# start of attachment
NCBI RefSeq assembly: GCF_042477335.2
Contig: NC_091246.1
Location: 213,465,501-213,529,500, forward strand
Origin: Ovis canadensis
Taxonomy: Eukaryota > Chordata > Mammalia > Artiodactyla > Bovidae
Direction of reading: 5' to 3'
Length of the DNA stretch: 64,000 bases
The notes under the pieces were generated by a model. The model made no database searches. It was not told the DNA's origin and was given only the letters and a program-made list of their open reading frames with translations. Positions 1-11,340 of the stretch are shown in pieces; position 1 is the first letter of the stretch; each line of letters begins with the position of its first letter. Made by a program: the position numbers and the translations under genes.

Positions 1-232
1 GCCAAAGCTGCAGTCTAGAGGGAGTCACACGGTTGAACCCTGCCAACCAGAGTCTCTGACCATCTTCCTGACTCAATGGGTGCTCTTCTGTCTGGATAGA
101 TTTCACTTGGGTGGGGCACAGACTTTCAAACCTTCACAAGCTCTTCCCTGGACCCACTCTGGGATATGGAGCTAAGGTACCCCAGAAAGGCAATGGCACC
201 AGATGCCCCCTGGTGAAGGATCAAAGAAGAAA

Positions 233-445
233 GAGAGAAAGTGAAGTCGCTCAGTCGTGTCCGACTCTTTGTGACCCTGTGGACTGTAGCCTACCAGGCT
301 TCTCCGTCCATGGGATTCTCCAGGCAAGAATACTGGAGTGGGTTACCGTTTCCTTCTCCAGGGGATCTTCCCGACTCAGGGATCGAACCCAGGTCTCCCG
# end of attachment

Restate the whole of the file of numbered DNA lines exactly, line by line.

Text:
NCBI RefSeq assembly: GCF_042477335.2
Contig: NC_091246.1
Location: 213,465,501-213,529,500, forward strand
Origin: Ovis canadensis
Taxonomy: Eukaryota > Chordata > Mammalia > Artiodactyla > Bovidae
Direction of reading: 5' to 3'
Length of the DNA stretch: 64,000 bases
The notes under the pieces were generated by a model. The model made no database searches. It was not told the DNA's origin and was given only the letters and a program-made list of their open reading frames with translations. Positions 1-11,340 of the stretch are shown in pieces; position 1 is the first letter of the stretch; each line of letters begins with the position of its first letter. Made by a program: the position numbers and the translations under genes.

Positions 1-232
1 GCCAAAGCTGCAGTCTAGAGGGAGTCACACGGTTGAACCCTGCCAACCAGAGTCTCTGACCATCTTCCTGACTCAATGGGTGCTCTTCTGTCTGGATAGA
101 TTTCACTTGGGTGGGGCACAGACTTTCAAACCTTCACAAGCTCTTCCCTGGACCCACTCTGGGATATGGAGCTAAGGTACCCCAGAAAGGCAATGGCACC
201 AGATGCCCCCTGGTGAAGGATCAAAGAAGAAA

Positions 233-445
233 GAGAGAAAGTGAAGTCGCTCAGTCGTGTCCGACTCTTTGTGACCCTGTGGACTGTAGCCTACCAGGCT
301 TCTCCGTCCATGGGATTCTCCAGGCAAGAATACTGGAGTGGGTTACCGTTTCCTTCTCCAGGGGATCTTCCCGACTCAGGGATCGAACCCAGGTCTCCCG